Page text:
As a teenager growing up in Saudi Arabia, Esraa Bintalib ’18 always knew community service would be part of her future.
Esraa Bintalib ’18 chose sociology as her major with a criminal justice minor and a concentration in community organizing. This combination, together with her cultural background, turned out to be the perfect fit for an internship with Beacon of Hope Crisis Center.
With guidance from Kevin Whiteacre, Department of Criminal Justice chair, Bintalib applied for an internship with Beacon of Hope Crisis Center during her senior year. The organization, which serves clients contending with domestic violence and sexual assault issues, created an outreach role for Bintalib with the goal of establishing partnerships with the Muslim community through Islamic schools, associations, mosques and student groups. The work was “close to my heart,” said Bintalib.
“I was so happy to see how [Beacon of Hope Crisis Center] accommodated people from different religious backgrounds.”
“When Esraa sent in her application to be an intern, we saw her skill set and that she was a fluent Arabic speaker and a Muslim, so we jumped on that opportunity and created a job description for her as community outreach intern,” said Jessica Counsell, victim advocate and crisis call intervention coordinator at Beacon of Hope Crisis Center. “She was so valuable to our organization’s vision.” Bintalib and Counsell collaborated to produce several presentations to various groups representing a wide range of cultures.
Esraa Bintalib with her husband, Abdulaziz, and son, Elias, at the 2018 Uindy commencement ceremony
“UIndy is the greatest not just because of the events that take place on campus, but also the connections you make off campus.”
–Esraa Bintalib ’18
Bintalib networked with Exodus Refugee Inc., an Indianapolis-based refugee resettlement agency led by UIndy alum Cole Varga ’10 (M.A., international relations), and arranged to present an educational program. Other clients included the Al-Taqwa Mosque and the MTI School of Knowledge.
Service-learning had a profound impact on Bintalib during the development of her professional skills. As a freshman, she volunteered with the YMCA as an after-school program helper at the Laurelwood Community Center as part of a service-learning lab with Marianna Foulkrod, director of UIndy’s Center for Service-Learning & Community Engagement.
Bintalib said she feels grateful for faculty mentors who helped shape her professional development. “Both Marianna and [Sociology Chair] Amanda Miller made informed suggestions about agencies that would be a good fit for me. I’m also grateful to Kevin Whiteacre, who gave me the opportunity to complete my internship with Beacon of Hope.”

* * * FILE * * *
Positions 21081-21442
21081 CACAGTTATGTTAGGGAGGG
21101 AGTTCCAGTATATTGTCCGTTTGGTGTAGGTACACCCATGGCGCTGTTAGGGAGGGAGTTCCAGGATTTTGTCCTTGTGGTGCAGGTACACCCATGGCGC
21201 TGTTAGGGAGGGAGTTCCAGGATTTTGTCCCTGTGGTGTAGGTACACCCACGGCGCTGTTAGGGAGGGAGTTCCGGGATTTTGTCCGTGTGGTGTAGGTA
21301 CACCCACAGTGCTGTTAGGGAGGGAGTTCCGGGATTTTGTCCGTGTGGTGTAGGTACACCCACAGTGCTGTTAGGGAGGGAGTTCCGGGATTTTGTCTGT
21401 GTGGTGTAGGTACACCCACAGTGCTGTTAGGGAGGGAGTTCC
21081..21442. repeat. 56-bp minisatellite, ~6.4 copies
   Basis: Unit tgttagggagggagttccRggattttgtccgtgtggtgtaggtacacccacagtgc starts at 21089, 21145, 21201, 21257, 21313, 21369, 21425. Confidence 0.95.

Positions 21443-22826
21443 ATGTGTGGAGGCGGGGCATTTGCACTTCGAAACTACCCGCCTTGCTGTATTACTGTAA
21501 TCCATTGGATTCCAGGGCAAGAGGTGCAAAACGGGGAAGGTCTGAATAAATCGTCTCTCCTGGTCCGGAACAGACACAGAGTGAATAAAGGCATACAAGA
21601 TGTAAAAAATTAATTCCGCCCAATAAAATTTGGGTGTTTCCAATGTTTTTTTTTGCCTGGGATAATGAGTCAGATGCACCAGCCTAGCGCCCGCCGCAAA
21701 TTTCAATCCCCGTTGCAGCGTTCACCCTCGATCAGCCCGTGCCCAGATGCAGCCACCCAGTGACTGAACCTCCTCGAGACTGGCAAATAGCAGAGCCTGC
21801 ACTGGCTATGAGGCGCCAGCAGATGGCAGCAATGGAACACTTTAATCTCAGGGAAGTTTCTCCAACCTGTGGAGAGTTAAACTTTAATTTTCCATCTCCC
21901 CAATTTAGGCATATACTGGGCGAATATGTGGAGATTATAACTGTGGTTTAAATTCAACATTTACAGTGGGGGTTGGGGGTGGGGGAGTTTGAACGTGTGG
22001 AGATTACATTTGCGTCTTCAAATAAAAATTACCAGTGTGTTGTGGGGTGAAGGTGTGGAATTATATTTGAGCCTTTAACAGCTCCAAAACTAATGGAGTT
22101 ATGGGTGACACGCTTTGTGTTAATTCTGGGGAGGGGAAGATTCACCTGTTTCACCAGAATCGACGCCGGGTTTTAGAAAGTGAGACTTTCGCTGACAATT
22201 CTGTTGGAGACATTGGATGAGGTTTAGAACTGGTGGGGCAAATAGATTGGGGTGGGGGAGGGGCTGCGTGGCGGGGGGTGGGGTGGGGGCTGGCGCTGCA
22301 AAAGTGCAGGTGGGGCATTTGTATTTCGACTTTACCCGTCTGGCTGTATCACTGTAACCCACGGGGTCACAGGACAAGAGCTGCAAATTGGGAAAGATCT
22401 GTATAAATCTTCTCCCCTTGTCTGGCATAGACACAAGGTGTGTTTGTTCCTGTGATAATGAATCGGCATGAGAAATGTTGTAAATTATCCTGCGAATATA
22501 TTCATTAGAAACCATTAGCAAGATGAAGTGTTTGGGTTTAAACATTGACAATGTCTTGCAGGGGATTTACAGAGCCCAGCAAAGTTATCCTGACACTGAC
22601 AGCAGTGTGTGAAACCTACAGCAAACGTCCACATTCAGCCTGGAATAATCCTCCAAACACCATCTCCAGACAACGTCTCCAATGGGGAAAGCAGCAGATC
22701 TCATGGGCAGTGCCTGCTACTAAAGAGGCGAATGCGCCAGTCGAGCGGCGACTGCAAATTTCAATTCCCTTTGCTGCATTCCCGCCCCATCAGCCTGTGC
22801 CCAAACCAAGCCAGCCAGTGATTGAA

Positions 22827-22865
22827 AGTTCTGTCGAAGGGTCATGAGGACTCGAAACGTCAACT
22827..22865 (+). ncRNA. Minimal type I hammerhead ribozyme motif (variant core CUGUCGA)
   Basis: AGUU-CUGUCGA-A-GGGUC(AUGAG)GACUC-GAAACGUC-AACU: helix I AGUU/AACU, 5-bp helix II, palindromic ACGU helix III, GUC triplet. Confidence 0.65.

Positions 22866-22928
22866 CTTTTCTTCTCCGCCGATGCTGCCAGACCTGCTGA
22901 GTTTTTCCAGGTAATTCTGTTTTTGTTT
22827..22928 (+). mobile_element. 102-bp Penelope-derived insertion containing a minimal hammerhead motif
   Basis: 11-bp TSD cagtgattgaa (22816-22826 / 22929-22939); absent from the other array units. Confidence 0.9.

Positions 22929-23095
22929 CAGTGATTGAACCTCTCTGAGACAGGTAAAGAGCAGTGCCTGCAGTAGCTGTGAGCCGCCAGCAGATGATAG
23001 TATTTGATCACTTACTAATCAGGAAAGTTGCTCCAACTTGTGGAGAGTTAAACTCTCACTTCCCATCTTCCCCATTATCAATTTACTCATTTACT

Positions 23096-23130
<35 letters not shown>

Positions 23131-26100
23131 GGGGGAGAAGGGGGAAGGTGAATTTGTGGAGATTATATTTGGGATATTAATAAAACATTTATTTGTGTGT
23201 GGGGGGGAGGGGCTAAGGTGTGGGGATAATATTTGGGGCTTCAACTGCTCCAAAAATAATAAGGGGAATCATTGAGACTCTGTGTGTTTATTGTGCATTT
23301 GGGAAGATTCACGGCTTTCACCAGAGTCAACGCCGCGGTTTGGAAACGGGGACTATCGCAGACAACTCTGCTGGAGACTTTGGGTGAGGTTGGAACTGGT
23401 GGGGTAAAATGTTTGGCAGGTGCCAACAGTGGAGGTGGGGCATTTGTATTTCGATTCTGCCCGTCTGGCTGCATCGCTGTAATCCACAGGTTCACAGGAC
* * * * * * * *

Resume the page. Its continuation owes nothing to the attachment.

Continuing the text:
Bintalib also participated in community service opportunities with SENSE Charter School on Indianapolis’s south side as an assistant social worker and assistant kindergarten teacher in 2015, and returned in 2018 to build a resource database for the school’s large Latinx community.
“I saw the daily challenges for the school’s social worker. It takes a lot of patience,” Bintalib said. “Those communication skills will be invaluable to me as I continue my career.” Bintalib was recently honored with the Department of Sociology’s Hendricks Award, presented to the student with the highest GPA in the department.
After returning to Saudi Arabia with her family following graduation, Bintalib plans to pursue a career as a school social worker. She says she’s grateful not only for the interpersonal and professional skills she’s acquired through the program, but also for her family’s support.
Learn more about UIndy’s sociology program at uindy.edu/cas/sociology.
As the Chair of the Sociology department at the University of Indianapolis, I am proud of the work we do for many reasons, but highest on the list is the incredible community work done by our students. Sociology is a living discipline. We do not just study inequality and other social problems in our local, national, and global communities- we actually do something to go about remedying them!
Whether students choose to participate in a research practicum where they help our communities learn about social issues or a service practicum where they utilize their academic knowledge to help non-profit organizations better meet community needs, our students are at the forefront of change. A number of required classes in our curriculum also give students the chance to work as teams to tackle real-life problems.
These types of opportunities help our students go on to fantastic careers as employees in non-profits, analysts in research firms, or community leaders who help strengthen our city and beyond. Our faculty is privileged to supervise students in these opportunities early in their academic careers, watch them grow in their first jobs, and, for some, even get to work with them more deeply when they return to our program for a master’s degree. It is wonderful watching the difference that our students and alumni are making in the world every single day.
-Amanda Miller, Associate Professor, Sociology